- Lee KW, Lillehoj H, Jeong W, Jeoung H-Y, An D-J. Avian necrotic enteritis: experimental models, host immunity, pathogenesis, risk factors, and vaccine development. Poult Sci. 2011;90:1381–90.View ArticlePubMedGoogle Scholar
- McReynolds J, Byrd J, Anderson R, Moore R, Edrington T, Genovese K, et al. Evaluation of immunosuppressants and dietary mechanisms in an experimental disease model for necrotic enteritis. Poult Sci. 2004;83:1948–52.View ArticlePubMedGoogle Scholar
- Tactacan G, Schmidt J, Miille M, Jimenez D. A Bacillus subtilis (QST 713) spore-based probiotic for necrotic enteritis control in broiler chickens. J Appl Poult Res. 2013;22:825–31.View ArticleGoogle Scholar
- Jayaraman S, Thangavel G, Kurian H, Mani R, Mukkalil R, Chirakkal H. Bacillus subtilis PB6 improves intestinal health of broiler chickens challenged with Clostridium perfringens-induced necrotic enteritis. Poult Sci. 2013;92:370–4.View ArticlePubMedGoogle Scholar
- La Ragione RM, Woodward MJ. Competitive exclusion by Bacillus subtilis spores of Salmonella enterica serotype Enteritidis and Clostridium perfringens in young chickens. Vet Microbiol. 2003;94:245–56.View ArticlePubMedGoogle Scholar
- Teo AY-L, Tan H-M. Inhibition of Clostridium perfringens by a novel strain of Bacillus subtilis isolated from the gastrointestinal tracts of healthy chickens. Appl Environ Microbiol. 2005;71:4185–90.View ArticlePubMedPubMed CentralGoogle Scholar
- Attia Y, Zeweil H, Alsaffar A, El-Shafy A. Effect of non-antibiotic feed additives as an alternative to flavomycin on productivity, meat quality and blood parameters in broilers. Arch Fur Geflugelkunde. 2011;75:40–8.Google Scholar
- Liu X, Yan H, Lv L, Xu Q, Yin C, Zhang K, et al. Growth performance and meat quality of broiler chickens supplemented with Bacillus licheniformis in drinking water. Asian-Australasian J Anim Sci. 2012;25:682.View ArticleGoogle Scholar
- Knap I, Lund B, Kehlet A, Hofacre C, Mathis G. Bacillus licheniformis prevents necrotic enteritis in broiler chickens. Avian Dis. 2010;54:931–5.View ArticlePubMedGoogle Scholar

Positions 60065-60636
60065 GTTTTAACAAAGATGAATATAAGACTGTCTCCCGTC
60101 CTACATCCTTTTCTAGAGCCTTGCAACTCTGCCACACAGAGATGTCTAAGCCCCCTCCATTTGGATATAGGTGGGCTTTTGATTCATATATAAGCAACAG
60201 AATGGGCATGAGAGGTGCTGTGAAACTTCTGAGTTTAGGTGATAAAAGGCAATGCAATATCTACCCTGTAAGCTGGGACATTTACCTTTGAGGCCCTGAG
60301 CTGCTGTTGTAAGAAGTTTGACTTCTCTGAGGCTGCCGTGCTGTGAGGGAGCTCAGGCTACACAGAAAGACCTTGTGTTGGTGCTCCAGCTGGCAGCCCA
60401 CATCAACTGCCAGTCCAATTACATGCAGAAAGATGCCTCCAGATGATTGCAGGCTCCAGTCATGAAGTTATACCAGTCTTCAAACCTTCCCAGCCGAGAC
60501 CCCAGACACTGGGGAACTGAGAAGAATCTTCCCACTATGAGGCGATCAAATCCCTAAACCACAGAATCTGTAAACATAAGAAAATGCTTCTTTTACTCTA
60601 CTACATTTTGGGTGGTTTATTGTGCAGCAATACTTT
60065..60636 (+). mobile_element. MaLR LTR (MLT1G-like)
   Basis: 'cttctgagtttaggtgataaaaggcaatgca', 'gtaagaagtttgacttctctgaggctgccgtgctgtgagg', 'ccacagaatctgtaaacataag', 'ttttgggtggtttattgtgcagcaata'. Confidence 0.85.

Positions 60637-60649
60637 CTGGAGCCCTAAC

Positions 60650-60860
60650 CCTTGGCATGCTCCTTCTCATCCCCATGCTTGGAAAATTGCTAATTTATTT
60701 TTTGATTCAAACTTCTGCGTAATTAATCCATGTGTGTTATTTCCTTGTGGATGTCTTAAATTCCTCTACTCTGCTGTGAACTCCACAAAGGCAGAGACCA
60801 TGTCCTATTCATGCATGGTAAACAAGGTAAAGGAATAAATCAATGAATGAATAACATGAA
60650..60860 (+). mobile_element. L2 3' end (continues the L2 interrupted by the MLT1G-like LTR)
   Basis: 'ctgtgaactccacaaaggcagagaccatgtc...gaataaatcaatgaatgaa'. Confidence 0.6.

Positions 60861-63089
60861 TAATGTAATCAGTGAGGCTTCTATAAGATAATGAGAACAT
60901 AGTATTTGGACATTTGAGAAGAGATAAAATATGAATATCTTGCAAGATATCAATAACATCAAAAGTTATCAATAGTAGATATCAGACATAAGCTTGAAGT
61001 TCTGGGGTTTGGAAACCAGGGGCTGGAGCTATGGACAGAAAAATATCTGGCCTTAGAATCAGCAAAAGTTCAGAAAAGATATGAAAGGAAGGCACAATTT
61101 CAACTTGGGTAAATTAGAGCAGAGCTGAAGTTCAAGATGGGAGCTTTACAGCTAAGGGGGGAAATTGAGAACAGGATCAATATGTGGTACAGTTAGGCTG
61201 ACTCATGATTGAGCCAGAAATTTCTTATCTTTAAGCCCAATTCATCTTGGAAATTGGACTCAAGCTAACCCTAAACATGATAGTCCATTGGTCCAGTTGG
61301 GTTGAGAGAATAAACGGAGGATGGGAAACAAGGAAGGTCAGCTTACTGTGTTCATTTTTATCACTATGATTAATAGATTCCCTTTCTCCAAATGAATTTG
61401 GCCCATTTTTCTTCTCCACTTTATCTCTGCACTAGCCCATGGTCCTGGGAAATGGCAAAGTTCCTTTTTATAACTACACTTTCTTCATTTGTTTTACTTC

- Attia Y, Ellakany H, El-Hamid AA, Bovera F, Ghazaly S. Control of Salmonella enteritidis infection in male layer chickens by acetic acid and/or prebiotics, probiotics and antibiotics. Arch Geflügelk. 2012;76:239–45.Google Scholar
- Theil PK, Lauridsen C. Interactions between dietary fatty acids and hepatic gene expression in livers of pigs during the weaning period. Livest Sci. 2007;108:26–9.View ArticleGoogle Scholar
- Griffin HD, Windsor D. Adipose tissue lipogenesis and fat deposition in leaner broiler chickens. J Nutr. 1992;122:363.PubMedGoogle Scholar
- Huang J, Zhang Y, Zhou Y, Zhang Z, Xie Z, Zhang J, et al. Green tea polyphenols alleviate obesity in broiler chickens through the regulation of lipid-metabolism-related genes and transcription factor expression. J Agric Food Chem. 2013;61:8565–72.View ArticlePubMedGoogle Scholar
- Saneyasu T, Shiragaki M, Nakanishi K, Kamisoyama H, Honda K. Effects of short term fasting on the expression of genes involved in lipid metabolism in chicks. Comp Biochem Physiol B Biochem Mol Biol. 2013;165:114–8.View ArticlePubMedGoogle Scholar
- Cai Y, Song Z, Zhang X, Wang X, Jiao H, Lin H. Increased de novo lipogenesis in liver contributes to the augmented fat deposition in dexamethasone exposed broiler chickens (Gallus gallus domesticus). Comp Biochem Physiol C Toxicol Pharmacol. 2009;150:164–9.View ArticlePubMedGoogle Scholar
- Attia Y, Hassan R, Tag El‐Din A, Abou‐Shehema B. Effect of ascorbic acid or increasing metabolizable energy level with or without supplementation of some essential amino acids on productive and physiological traits of slow‐growing chicks exposed to chronic heat stress. J Anim Physiol Anim Nutr. 2011;95:744–55.View ArticleGoogle Scholar
- Løvland A, Kaldhusdal M. Liver lesions seen at slaughter as an indicator of necrotic enteritis in broiler flocks. FEMS Immunol Med Microbiol. 1999;24:345–51.View ArticlePubMedGoogle Scholar
- Yang X, Zhuang J, Rao K, Li X, Zhao R. Effect of early feed restriction on hepatic lipid metabolism and expression of lipogenic genes in broiler chickens. Res Vet Sci. 2010;89:438–44.View ArticlePubMedGoogle Scholar
- Dahiya J, Hoehler D, Van Kessel AG, Drew MD. Dietary encapsulated glycine influences Clostridium perfringens and Lactobacilli growth in the gastrointestinal tract of broiler chickens. J Nutr. 2007;137:1408–14.PubMedGoogle Scholar
- Liu D, Guo Y, Wang Z, Yuan J. Exogenous lysozyme influences Clostridium perfringens colonization and intestinal barrier function in broiler chickens. Avian Pathology. 2010;39:17–24.View ArticlePubMedGoogle Scholar
- Santoso U, Tanaka K, Ohtani S, Sakaida M. Effect of fermented product from Bacillus subtilis on feed conversion efficiency, lipid accumulation and ammonia production in broiler chicks. Asian-Australasian J Anim Sci. 2001;14:333–7.Google Scholar
- Rozs M, Manczinger L, Vágvölgyi C, Kevei F. Secretion of a trypsin-like thiol protease by a new keratinolytic strain of Bacillus licheniformis. FEMS Microbiol Lett. 2001;205:221–4.View ArticlePubMedGoogle Scholar
- Lei K, Li Y, Yu D, Rajput I, Li W. Influence of dietary inclusion of Bacillus licheniformis on laying performance, egg quality, antioxidant enzyme activities, and intestinal barrier function of laying hens. Poult Sci. 2013;92:2389–95.View ArticlePubMedGoogle Scholar